The concept of Planetary Boundaries and Social Thresholds – that once human activity has reached a tipping point beyond the limits of our climate, our oceans, or our water, for example, there is “a risk of irreversible and abrupt environmental change” – is much more widely understood and has been incorporated into international and national policy discussions, including the UN Sustainable Development Goals.
However, the vast majority of companies are not reporting to their stakeholders how planetary boundaries and social thresholds inform their environmental and social targets and developing their long-term strategy – even among the largest businesses thought to be taking sustainability the most seriously.
That is the key finding of the new research carried out by Article 13 – ‘Planetary Boundaries and Social Thresholds: How do companies measure up? A Practitioner’s Perspective’ – which draws on the insight from 38 practitioner interviews and an extensive benchmark review of the sustainability goals set by 211 of the world’s biggest companies.
The research adopts a practitioner perspective to reveal the current position:
- Companies are not explaining how they are applying notions of planetary limits and social thresholds to their sustainability and business strategy. For instance, zero companies reference Rockström et al. Planetary Boundaries or Oxfam’s Social Threshold frameworks, and just 8% make reference to ‘Sustainability Context’ within their latest non-financial report.
- There is limited engagement with wider social issues (beyond those directly linked to core business) although the UN SDGs offer an exciting opportunity. Overall, the research found limited engagement with social thresholds, except for gender equality (23% of companies have set a target) and social equality (14%) – despite a significant number of companies (38%) citing the SDGs in their CR reporting.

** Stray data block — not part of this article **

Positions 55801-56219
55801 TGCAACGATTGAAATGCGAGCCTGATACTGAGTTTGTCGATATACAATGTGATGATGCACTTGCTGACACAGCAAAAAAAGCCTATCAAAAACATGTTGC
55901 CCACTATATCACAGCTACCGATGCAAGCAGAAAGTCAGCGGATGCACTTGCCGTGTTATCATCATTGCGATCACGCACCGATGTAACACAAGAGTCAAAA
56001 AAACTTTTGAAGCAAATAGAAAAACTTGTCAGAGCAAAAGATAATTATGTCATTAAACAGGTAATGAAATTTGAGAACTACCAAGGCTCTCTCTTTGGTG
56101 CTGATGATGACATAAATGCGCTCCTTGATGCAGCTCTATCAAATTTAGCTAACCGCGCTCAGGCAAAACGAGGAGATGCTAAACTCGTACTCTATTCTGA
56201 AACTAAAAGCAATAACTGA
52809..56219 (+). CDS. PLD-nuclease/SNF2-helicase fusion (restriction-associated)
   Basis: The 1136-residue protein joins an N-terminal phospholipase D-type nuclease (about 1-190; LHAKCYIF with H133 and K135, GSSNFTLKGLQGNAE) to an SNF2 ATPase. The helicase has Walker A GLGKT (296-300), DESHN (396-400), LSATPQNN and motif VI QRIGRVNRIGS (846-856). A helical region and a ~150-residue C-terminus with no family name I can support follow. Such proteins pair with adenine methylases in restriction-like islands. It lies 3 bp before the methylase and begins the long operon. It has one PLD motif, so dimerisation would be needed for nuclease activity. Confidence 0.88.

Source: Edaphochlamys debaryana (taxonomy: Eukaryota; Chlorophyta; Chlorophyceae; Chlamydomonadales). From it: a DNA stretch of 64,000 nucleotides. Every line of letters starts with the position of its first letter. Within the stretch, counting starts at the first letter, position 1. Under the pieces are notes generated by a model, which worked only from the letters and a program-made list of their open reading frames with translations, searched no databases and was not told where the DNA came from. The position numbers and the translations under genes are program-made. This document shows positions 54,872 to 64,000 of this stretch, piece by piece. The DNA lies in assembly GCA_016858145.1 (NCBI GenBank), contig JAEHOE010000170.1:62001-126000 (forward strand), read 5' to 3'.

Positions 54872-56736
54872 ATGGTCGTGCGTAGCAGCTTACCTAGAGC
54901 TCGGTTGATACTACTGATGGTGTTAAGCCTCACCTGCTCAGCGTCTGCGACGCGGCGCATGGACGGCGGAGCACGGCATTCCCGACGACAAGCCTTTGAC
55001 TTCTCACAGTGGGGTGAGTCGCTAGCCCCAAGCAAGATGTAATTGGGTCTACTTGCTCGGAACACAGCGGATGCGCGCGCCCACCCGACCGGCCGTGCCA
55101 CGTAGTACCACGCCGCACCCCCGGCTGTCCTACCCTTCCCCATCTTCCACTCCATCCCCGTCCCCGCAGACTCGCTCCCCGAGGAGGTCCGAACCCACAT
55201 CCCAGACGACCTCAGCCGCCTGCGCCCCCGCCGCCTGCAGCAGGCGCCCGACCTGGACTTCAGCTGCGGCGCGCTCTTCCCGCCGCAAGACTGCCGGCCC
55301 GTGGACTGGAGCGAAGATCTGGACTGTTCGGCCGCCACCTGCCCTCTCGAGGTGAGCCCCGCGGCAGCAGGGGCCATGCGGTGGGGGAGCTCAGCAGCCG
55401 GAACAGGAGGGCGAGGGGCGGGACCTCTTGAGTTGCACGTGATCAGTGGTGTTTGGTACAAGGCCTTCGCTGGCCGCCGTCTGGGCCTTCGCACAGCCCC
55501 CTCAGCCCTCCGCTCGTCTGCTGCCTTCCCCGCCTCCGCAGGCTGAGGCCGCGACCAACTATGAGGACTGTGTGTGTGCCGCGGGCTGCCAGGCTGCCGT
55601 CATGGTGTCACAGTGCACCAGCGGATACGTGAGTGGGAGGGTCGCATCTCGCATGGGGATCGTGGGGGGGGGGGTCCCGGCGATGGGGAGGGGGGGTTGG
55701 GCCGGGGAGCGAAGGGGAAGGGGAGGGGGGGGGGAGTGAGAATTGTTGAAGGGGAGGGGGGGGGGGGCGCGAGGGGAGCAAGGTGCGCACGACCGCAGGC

- Company targets are not being derived from global targets. Only 30 companies (14%) made reference to some form of wider ‘context’, such as national goals informing their targets.
- Few companies are using science to inform their targets. Whilst, there is a wide range of different targets being set – including, quantitative (e.g. donate $10million), absolute (reduce our energy usage by 10%), intensity (5% less carbon per unit) and qualitative (assess our biodiversity impacts) – there is less clarity as to how these were established and the science or context behind these targets.
- Majority of targets are based on a 5-year time-framework – but this doesn’t go far enough towards global targets for 2030 and 2050. A significant majority of targets are set to be achieved by 2020 (48%) or before 2020 (27%). Whilst the urgency of the targets is important, limited evidence was found of companies setting roadmaps for their targets to deliver transformative impact towards 2030 and 2050.
This new Article 13 research, which builds on previous insight gathered on the issue in 2013 and 2014, explores how organisations are downscaling ‘planetary boundaries’ and ‘social thresholds’ to the scale of their organisation, and draws on the personal perspectives of practitioners to understand what is happening, what is good practice, what are the barriers, opportunities and lessons for the wider sustainability community.
The sample of companies were selected based on four factors: Their ability to impact planetary limits; their public commitment to sustainability; representatives of the largest companies by regional stock-exchange and by sector listing. The final sample had a combined revenue of $12,815 billion, and a geographic split of Europe, Middle East and Africa (EAME) (35%); North America (42%) South America (3%); Asia and Australia (20%).
The Executive Summary of ‘Planetary Boundaries and Social Thresholds:How do companies measure up? A Practitioner’s Perspective’ is attached.